Faux furs and hides present alternative animal looks – Furniture Today

HIGH POINT — Without sacrificing good taste, area rugs are joining the list of vegan products. No animal products or byproducts used here.

“We’re capitalizing on cow-friendly hides,” Blake Dennard, senior vice president of Kaleen Rugs, told Furniture Today. “Our new Chaps collection answers to the growing population on the vegan side.”

Chaps, which Kaleen launched at the recent High Point Market, is a collection of replica cowhides handmade in India of viscose and wool.

“No cowhides were used in the making of this product,” the company stressed.

Nor for Kas Rugs’ new indoor-outdoor selection of animal-inspired rugs. The Provo collection encompasses textured machine-woven rugs made of UV-treated polypropylene and featuring a variety of spotted skin patterns.

Capel Rugs’ Luxe Shag collection of animal looks presents “a new take on shags” with its longer acrylic/polyester fibers. Plus, added Cameron Capel, president of sales and marketing, these pieces “can even be cut into a pelt shape.”

Capel RugsCapel Rugs, Safari Leopard rug by Kevin O’Brien

The company has several other species of animal-friendly rugs, like the machine-made Leopard that is based on a textile design by Kevin O’Brien, a licensee of Capel Rugs for the past eight years.

Animal prints, O’Brien said, “connect with us on several levels. … Even though they have a practical purpose for the animal, they are naturally elegant and by definition perfect.

“In our DNA, there is a connection to the wild origins of our own species, and the wildness is still very much present in these animals,” he added. “We revere the primal nature of these beautiful animals and know that we are not really that far removed from them.”

For her latest introduction with Loloi Rugs, designer Justina Blakeney of “Jungalow” fame dreamed up a contemporary faux-tiger series in both native and exotic colorways. Ironically named Feroz, which means fierce in Spanish, this tame version of animal skin is hand-loomed by artisans in India and then feline formed.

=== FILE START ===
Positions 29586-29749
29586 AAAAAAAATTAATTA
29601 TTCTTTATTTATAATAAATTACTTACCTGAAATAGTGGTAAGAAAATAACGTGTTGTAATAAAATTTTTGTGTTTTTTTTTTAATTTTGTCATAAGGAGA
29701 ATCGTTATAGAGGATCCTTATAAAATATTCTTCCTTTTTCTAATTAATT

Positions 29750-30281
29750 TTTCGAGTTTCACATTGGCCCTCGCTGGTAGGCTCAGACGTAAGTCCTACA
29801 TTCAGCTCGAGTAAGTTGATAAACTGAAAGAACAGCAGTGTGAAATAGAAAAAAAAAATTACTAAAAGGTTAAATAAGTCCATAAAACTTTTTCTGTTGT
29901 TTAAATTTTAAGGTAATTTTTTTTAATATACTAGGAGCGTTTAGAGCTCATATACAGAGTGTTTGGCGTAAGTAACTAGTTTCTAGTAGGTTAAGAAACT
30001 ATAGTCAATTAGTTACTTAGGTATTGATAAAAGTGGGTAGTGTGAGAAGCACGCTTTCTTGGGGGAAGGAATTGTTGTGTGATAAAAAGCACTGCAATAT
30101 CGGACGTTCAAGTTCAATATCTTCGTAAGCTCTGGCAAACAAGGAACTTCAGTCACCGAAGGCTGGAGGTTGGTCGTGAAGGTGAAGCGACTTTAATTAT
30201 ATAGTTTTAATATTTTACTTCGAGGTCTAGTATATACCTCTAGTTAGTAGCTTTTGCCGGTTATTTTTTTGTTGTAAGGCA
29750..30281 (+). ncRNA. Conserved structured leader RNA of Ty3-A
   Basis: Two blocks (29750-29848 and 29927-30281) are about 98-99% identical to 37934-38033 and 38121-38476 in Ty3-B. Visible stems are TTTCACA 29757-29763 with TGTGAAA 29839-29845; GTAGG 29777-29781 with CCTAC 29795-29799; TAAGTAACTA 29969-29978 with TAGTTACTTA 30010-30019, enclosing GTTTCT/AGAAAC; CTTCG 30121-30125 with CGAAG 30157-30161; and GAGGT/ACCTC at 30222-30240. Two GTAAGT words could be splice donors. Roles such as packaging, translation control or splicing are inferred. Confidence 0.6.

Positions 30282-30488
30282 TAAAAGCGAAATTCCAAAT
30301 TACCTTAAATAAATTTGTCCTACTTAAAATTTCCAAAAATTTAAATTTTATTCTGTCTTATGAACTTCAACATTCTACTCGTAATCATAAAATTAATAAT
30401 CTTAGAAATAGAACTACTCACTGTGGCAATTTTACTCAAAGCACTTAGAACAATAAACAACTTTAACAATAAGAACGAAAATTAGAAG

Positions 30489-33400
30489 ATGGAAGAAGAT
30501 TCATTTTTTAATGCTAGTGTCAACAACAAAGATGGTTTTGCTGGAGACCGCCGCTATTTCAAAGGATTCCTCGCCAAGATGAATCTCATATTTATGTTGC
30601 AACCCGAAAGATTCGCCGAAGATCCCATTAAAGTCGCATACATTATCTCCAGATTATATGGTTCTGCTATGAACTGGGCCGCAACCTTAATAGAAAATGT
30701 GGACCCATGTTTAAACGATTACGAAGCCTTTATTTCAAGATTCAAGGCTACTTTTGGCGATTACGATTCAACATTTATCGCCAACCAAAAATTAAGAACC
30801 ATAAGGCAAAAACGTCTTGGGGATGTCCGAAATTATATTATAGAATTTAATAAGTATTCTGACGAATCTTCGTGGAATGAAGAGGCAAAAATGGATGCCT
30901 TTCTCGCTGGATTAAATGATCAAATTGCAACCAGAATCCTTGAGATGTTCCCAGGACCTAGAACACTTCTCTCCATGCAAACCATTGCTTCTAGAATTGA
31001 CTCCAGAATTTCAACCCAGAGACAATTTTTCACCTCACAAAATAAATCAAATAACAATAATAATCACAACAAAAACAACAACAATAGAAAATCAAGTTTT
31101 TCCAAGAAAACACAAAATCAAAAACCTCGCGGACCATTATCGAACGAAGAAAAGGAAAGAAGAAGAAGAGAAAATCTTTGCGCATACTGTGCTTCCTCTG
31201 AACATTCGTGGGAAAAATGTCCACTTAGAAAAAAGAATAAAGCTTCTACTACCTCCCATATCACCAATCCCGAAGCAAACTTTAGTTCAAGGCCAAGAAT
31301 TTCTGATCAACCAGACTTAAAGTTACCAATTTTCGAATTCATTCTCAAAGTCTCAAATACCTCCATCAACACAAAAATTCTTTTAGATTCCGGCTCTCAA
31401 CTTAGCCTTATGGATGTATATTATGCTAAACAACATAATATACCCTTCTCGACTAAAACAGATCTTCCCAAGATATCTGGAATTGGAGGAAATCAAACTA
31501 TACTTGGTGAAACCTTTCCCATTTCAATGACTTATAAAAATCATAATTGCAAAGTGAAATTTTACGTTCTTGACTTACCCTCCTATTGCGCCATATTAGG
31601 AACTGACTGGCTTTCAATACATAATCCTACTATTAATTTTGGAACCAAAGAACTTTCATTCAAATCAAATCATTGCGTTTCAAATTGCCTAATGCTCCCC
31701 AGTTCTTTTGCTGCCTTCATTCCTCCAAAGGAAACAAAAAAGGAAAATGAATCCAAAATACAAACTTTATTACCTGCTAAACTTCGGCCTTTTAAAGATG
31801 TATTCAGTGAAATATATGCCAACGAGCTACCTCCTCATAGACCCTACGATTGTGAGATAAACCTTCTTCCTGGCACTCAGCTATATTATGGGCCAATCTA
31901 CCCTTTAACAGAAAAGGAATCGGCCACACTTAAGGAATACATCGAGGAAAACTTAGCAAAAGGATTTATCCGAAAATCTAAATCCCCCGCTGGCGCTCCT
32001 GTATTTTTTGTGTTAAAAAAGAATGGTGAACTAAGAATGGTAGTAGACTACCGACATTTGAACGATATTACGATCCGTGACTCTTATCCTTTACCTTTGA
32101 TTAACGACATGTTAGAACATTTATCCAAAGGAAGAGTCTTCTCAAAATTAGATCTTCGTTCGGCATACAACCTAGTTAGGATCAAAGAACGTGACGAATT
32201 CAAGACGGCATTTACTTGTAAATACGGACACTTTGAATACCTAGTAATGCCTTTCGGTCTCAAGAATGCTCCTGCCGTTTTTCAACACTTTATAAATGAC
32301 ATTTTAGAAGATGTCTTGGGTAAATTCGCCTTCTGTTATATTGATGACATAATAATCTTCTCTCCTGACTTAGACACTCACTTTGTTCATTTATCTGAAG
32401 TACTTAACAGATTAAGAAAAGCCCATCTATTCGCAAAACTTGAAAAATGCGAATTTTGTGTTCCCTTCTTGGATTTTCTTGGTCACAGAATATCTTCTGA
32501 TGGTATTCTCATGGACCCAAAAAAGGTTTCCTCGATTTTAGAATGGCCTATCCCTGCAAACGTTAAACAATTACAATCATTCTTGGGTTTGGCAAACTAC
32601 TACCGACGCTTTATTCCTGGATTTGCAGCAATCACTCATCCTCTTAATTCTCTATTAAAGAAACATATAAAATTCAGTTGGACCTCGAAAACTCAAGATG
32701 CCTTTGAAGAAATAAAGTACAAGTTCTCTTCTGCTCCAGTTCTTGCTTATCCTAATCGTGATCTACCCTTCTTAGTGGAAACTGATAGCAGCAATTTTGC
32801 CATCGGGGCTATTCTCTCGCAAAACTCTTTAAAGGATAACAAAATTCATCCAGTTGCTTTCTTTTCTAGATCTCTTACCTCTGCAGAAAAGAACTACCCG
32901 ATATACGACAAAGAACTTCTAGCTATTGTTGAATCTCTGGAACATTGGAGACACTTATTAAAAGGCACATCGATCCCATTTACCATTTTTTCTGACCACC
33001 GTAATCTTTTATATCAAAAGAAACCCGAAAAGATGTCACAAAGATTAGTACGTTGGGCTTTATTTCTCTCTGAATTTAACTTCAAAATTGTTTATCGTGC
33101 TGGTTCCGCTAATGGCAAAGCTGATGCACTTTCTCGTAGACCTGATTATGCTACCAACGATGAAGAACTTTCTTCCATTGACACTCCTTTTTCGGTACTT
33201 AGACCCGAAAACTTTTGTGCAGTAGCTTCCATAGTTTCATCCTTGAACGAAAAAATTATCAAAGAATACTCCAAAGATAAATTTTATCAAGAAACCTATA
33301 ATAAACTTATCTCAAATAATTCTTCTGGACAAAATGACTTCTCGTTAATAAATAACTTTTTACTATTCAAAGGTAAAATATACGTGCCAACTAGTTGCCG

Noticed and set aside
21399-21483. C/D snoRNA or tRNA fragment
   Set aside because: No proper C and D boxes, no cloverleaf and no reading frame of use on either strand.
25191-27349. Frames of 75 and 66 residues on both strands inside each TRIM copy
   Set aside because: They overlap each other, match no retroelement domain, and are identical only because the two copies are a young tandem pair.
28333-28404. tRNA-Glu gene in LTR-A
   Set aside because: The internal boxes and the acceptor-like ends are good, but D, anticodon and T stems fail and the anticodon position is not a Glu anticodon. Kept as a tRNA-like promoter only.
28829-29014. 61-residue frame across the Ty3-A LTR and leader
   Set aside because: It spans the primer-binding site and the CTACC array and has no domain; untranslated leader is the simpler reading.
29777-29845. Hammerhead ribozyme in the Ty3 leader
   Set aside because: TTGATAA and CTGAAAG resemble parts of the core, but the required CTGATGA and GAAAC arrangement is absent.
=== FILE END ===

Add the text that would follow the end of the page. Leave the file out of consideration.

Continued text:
Blakeney said the idea for Feroz came to her after she found an antique Tibetan prayer rug at a flea market.

“I researched the history of these prayer rugs and learned that they tell a rich story of Tibetan culture and are full of Buddhist symbolism. They are traditionally on the smaller side and can be prohibitively expensive,” she told Furniture Today. “I wanted to put my own spin on these rugs while paying homage to their Tibetan roots. My reinterpretation is a larger scale rug made of 100% wool and is a fanciful depiction of a tiger, an animal I love.”

Domada is a newcomer to the upscale rug industry, paving its path with a niche business: cowhide-shaped vintage rugs.

Launched earlier this year as an e-commerce business and now expanding into wholesale, Domada Home sources its products from Morocco, India and Turkey, with more countries being explored. Most of its rugs average about 70 years old and feature a range of classic and traditional Oriental designs, and many are one-of-a-kind.

“I want my pieces to be unusual. I look through thousands and thousands of rugs looking for special pieces,” founder Katherine Stevens said.

Her curated collection is cut and finished into cowhide rug shapes and dimensions, which include 6’-by-6’, 6’-by-8’ and 8’-by-8’. With a rapidly growing customer base, the company’s plan is to soon add new sizes, from smaller dimensions of 4’-by-6’ to roomsize 8’-by-11’ styles.

“Hides bring an organic sense to spaces, but many responsive to this aesthetic shy away from them out of respect for the natural world,” Stevens said. “Conscientious consumers are driving design away from doing harm, and our fusion of traditional, ethnic rugs with hide and skin shapes speaks perfectly to this market.

“Domada is proud to offer its cruelty-free collection. I love that we can make something special that feels organic but doesn’t harm any animals.”

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